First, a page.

Many ask what would a labor government do to make themselves business friendly, are you going to raise taxes for instance on corporations or the things that business people would ask.
How will you find the money to do what you are saying, because it looks like the price is a little empty and the U.K.?
>> First of all economic stability is essential.
I know that for my time at the Bank of England.
Any economic strategy and any plans for growth have got to be built on a rock of economic financial stability.
We have not had that stability and certainty in the U.K. for quite some while.
But also the public sector, the state has got to be there to leverage the private sector investment.
Many businesses say to me we want to invest but we need to know what the vision, with the mission is of the government.
We need some stability to know where we are going.
Stability on regulations, on taxes, on the government's priorities as well.
But we need to unlock that investment.
I was talking today to U.S. investors who have big stakes in the U.K. economy and one of the things they say to me is our planning rules, a relationship with Europe, all make the U.K. a less attractive place than it was a few years ago.
So we need to sort out all of those barriers to growth and again I am determined to do that because we can't miss out on these opportunities.
I don't want to find it 20 years time that we are importing our gas because we do not invest in hydrogen.
We are importing our steel because we did not invest in green steel.
And we are importing our cars because we did not build the electric vehicle supply chain that we need.
If we do those things, Britain can succeed and I am determined under a labor government with a labor government week will succeed.
>> Do you think you have to sell the green policy or do you feel people in the U.K. are ready for that.
Because it is highly politicized especially here in the United States.
>> When I think about the climate transition I think about the opportunities that that will bring.
Opportunities for good jobs, paying decent wages, with security and with dignity and respect.
In parts of the U.K., workers have not had that for too long.
A former industrialized communities, coastal communities, I look at some of the things President Biden is doing.
Trying to turn the Rust Belt into an electric vehicle belt.
We need that sort of thing in Britain because at the moment there are something like 40 electric vehicle battery factory manufacturing centers in progress or up and running.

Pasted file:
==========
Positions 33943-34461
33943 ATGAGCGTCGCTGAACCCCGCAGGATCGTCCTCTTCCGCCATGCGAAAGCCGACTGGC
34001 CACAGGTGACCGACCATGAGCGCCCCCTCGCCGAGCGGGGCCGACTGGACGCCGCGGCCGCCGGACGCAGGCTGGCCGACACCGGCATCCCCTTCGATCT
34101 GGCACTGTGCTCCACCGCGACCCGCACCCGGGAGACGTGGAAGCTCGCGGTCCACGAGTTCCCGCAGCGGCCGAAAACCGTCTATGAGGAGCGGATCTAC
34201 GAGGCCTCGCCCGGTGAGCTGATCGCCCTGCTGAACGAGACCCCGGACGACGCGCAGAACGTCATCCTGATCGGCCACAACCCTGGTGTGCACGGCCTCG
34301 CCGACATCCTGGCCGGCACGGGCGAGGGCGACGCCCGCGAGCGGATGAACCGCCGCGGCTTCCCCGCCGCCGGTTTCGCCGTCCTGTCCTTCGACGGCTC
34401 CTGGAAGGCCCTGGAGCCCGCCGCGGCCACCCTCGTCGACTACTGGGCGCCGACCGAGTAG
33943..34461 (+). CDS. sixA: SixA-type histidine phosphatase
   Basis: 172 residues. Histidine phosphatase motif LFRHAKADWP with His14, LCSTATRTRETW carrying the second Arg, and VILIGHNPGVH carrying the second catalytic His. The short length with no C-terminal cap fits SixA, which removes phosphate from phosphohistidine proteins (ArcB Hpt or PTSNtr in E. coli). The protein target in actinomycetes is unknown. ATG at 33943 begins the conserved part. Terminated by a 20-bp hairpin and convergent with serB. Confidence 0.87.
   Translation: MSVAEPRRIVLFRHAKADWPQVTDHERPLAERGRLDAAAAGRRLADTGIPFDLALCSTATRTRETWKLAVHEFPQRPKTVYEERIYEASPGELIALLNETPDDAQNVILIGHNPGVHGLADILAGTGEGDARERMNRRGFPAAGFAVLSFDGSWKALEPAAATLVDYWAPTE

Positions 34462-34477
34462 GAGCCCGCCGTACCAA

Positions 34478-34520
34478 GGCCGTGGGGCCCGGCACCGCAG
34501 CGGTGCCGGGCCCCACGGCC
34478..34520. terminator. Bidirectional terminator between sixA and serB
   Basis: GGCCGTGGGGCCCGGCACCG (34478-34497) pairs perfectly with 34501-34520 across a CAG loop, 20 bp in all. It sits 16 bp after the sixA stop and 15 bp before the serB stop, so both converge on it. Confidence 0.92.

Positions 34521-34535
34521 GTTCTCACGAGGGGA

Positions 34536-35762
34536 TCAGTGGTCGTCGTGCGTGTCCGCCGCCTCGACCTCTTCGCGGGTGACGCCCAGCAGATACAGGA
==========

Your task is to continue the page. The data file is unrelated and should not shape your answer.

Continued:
Only one is in Britain.
At the moment we are a net exporter of cars but we won't be in a few years' time unless we build those batteries and we build that supply chain.
There is no time to waste and as a Chancellor, you absolutely have got to know when to say no to colleagues when they come up with spending proposals and you've got to get a grip on that day today spending.
Because only then will you be able to make the strategic investments alongside business in those industries and innovations of the future.
Because there is a lot of innovation in the U.K., we are not always so good at turning it into successful businesses and then keeping those businesses in Britain.
>> So the Volta mart of British politics is Brexit, and you have not really addressed it other than to say it has created a net outflow of foreign investors to places like France for instance.
I fear the labor government or the Labour Party is still nervous about articulating a vision forward using the issue of Brexit.
Or how are you going to get around what you yourself criticized as an exceptionally bad deal that was made with Europe.
And whether you think Rishi Sunak's new deal, the Windsor framework has landed and is working well.
>> There is no going back, we are outside the European Union now and under labor government.
That will continue.
And we will not reenter the single market.
Polls have changed.
>> Because stability is so important.
And what we need to do now is make the new situation work for British businesses and ordinary families in Britain.
Because a number of things there are we can do to get that deal to work better.
In 2025 there is an opportunity to review the trade in cooperation agreement with the European Union and we have set out some of the ways in which we want to make change that would work better for Britain.